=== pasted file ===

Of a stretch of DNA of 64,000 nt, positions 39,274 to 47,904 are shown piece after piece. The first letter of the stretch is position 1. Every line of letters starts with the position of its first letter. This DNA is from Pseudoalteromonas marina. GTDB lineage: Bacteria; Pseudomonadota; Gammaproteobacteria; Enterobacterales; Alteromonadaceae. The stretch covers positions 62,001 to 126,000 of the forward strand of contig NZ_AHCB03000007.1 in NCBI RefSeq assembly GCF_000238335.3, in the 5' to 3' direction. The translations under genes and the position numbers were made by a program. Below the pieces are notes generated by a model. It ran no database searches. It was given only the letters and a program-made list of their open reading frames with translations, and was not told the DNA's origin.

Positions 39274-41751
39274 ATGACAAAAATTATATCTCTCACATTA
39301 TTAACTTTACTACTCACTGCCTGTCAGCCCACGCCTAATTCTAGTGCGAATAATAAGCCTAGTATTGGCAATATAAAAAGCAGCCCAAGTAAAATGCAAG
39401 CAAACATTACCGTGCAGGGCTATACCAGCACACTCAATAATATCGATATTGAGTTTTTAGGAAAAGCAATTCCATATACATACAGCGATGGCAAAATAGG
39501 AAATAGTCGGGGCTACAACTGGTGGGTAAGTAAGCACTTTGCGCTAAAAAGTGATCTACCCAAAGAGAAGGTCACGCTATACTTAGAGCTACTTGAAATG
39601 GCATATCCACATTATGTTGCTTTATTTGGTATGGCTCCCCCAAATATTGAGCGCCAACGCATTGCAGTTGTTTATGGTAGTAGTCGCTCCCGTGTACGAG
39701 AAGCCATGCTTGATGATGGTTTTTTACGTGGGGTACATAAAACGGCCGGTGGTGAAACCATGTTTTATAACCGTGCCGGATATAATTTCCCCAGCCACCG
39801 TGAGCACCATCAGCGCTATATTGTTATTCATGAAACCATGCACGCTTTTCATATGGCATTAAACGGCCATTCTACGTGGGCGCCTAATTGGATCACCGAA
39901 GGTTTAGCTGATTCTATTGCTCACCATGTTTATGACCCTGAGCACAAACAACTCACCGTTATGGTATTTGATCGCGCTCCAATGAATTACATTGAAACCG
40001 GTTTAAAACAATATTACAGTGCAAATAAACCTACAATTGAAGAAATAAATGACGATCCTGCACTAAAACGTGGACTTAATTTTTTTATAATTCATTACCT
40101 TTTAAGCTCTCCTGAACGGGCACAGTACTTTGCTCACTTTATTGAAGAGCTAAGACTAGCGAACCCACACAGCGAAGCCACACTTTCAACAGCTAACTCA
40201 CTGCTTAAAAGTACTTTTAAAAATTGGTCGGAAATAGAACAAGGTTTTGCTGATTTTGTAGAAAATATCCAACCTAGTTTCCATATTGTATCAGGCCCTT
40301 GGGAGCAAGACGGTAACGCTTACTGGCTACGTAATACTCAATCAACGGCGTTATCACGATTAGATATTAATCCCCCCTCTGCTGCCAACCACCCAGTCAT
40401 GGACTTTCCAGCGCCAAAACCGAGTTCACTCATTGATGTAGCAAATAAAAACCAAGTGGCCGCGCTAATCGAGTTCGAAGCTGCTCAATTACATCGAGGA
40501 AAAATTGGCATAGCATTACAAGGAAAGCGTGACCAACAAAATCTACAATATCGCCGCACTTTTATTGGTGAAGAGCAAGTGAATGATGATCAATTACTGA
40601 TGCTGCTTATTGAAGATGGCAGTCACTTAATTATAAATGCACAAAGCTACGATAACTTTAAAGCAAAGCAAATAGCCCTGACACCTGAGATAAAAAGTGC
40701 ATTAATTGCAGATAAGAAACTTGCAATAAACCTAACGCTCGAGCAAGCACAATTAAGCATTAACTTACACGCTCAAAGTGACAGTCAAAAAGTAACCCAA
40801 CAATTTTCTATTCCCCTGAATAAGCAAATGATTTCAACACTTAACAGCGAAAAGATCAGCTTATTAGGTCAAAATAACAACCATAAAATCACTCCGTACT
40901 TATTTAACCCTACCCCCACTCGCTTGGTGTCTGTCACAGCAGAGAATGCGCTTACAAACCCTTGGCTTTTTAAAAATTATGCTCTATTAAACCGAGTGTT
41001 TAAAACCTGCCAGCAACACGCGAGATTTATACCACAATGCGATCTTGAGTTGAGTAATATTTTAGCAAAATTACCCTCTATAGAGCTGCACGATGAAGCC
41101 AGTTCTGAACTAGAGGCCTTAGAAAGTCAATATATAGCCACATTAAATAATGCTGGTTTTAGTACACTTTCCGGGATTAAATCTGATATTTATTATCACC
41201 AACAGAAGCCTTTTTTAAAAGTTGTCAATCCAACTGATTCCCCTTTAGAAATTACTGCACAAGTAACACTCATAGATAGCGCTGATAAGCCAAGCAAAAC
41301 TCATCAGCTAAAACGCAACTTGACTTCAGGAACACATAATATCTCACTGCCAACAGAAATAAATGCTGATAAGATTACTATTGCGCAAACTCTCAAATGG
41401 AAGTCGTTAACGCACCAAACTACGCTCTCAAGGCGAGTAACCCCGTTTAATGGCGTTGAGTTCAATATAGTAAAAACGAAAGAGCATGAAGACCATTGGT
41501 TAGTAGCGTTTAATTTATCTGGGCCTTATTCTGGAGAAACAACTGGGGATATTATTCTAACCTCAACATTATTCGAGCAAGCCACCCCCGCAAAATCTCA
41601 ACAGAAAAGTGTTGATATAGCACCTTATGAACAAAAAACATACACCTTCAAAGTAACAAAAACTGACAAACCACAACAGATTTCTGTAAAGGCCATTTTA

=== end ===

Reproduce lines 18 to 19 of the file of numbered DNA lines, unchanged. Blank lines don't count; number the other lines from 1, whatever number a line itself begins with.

40701 ATTAATTGCAGATAAGAAACTTGCAATAAACCTAACGCTCGAGCAAGCACAATTAAGCATTAACTTACACGCTCAAAGTGACAGTCAAAAAGTAACCCAA
40801 CAATTTTCTATTCCCCTGAATAAGCAAATGATTTCAACACTTAACAGCGAAAAGATCAGCTTATTAGGTCAAAATAACAACCATAAAATCACTCCGTACT